Chloe is a third year software engineering major. Her project responsibilities include designing and implementing Robin for Alexa platforms, improving implemented commands based on user feedback, and writing an automated test suite for Robin’s codebase.
Abhishu is a senior majoring in software engineering. He is an international student from India. In his free time, Abhi likes to surf, hike, and listen to music. He is incredibly grateful for professor Bruno Da. Silva and their project sponsor Sprague for this opportunity. Abhishu was responsible for the Google Assistant side of Robin Teammate.
We would like to thank the Sprague Family Foundation for sponsoring this project. We would also like to thank our faculty advisor Dr. Bruno da Silva for the opportunity to contribute to an innovative project and for his support and guidance throughout the project.
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Software developers often use GitHub to manage code version control, collaborate with other developers, and keep track of tasks for a project. Having access to project data is critical for software development teams to make informed and quick decisions, but finding this data can be difficult through GitHub’s web-based user interface. Our solution is to implement an intelligent voice assistant skill for software developers to run on well-known smart voice assistant platforms such as Amazon Alexa and Google Assistant.
Software developers often use GitHub to manage code version control, collaborate with other developers, and keep track of tasks for a project.
Having access to project data is critical for software development teams to make informed and quick decisions, but finding this data can be difficult through GitHub’s web-based user interface. Furthermore, software repository data is only partially explored by GitHub and calculating project-development statistics based on this data by hand is time-consuming.
Our solution is to create a voice assistant that will let users access the same project information by speaking questions and commands aloud instead. While there are similar voice assistants in the market already, these applications either do not provide this service for GitHub specifically or the supported commands are curated for individual developers. A voice assistant geared towards both software developer teams and individuals using GitHub does not yet exist.
The developer’s spoken phrase is processed by Alexa’s or Google’s Natural Language Understanding (NLU) and Automatic Speech Recognition (ASR) models. Google’s Diagflow and Alexa’s interaction model respectively then takes the spoken phrase and formats it into a JSON object with other phrase metadata. This object is then sent to our webhook hosted on the cloud. The user’s request maps to a specific command specified in the backend logic code, and this command will perform the requested GitHub API call. A response is formatted by the backend logic code, and this response is sent back to the developer to be spoken through the physical voice assistant device.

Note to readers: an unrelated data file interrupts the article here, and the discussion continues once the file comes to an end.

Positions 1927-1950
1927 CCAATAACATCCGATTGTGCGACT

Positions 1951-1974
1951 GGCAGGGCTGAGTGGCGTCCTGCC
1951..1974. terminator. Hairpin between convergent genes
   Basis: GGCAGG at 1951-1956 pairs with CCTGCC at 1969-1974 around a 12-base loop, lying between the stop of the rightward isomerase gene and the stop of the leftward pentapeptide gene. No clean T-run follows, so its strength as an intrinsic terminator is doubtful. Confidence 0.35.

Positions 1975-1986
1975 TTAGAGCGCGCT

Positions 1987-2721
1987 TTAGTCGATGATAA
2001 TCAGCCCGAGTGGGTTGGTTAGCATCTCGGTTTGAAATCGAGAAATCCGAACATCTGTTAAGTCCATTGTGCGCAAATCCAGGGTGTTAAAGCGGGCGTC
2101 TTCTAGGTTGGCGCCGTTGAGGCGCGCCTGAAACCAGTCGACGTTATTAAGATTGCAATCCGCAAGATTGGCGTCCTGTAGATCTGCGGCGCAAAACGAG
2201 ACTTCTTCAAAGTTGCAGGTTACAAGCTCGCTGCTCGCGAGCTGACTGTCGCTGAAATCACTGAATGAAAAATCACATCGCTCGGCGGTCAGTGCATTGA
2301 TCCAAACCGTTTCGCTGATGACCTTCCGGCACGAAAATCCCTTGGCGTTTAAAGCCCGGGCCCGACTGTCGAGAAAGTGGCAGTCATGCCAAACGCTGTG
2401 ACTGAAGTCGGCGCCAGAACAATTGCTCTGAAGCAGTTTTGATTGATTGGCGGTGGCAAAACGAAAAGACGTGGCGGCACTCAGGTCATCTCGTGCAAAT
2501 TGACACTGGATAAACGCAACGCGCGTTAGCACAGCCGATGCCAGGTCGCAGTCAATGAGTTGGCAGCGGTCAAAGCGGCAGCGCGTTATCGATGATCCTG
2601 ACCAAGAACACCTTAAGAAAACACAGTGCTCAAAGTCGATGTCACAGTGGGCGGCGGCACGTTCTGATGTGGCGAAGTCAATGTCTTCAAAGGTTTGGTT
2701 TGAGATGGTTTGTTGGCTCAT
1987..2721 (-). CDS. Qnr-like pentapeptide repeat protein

Robin has 18 fully implemented commands within an Alexa skill with customizable options catered towards either individual developers or developers working in teams. An automated test suite covering these commands will ensure these commands still work as the Alexa Node.js SDK changes. Developers can also gain access to a beta version of Robin on their Alexa device.
Future Robin commands will be developed on Voiceflow, a platform that allows cross-compilation to Google Assistant and Alexa from one codebase.
Robin can assist a software development team at all stages of development. Consider a dialog between a developer and Robin as the developer reviews the previous sprint and decides which backlog features should be implemented next:
Developer: What are the issues with the label “backlog”?
Robin: The issues with the label “backlog” are issue numbers 92 and 93
When the developer realizes one of those issues was resolved, they close the issue.
Developer: Close issue number 92
The developer also decides to assign a backlog task to another teammate.
Developer: Assign bcdasilv to issue number 93
Robin: The issue was successfully updated
The team can also get statistics like the average time to complete a code review for the last sprint.
Developer: What is the median pull request review time over the last two weeks?
Robin: The median pull request review time is 3.9 days, or 93.6 hours
Since the backlog is not far behind schedule and the median PR review time is still high, the developer decided to do a code review session on an open PR.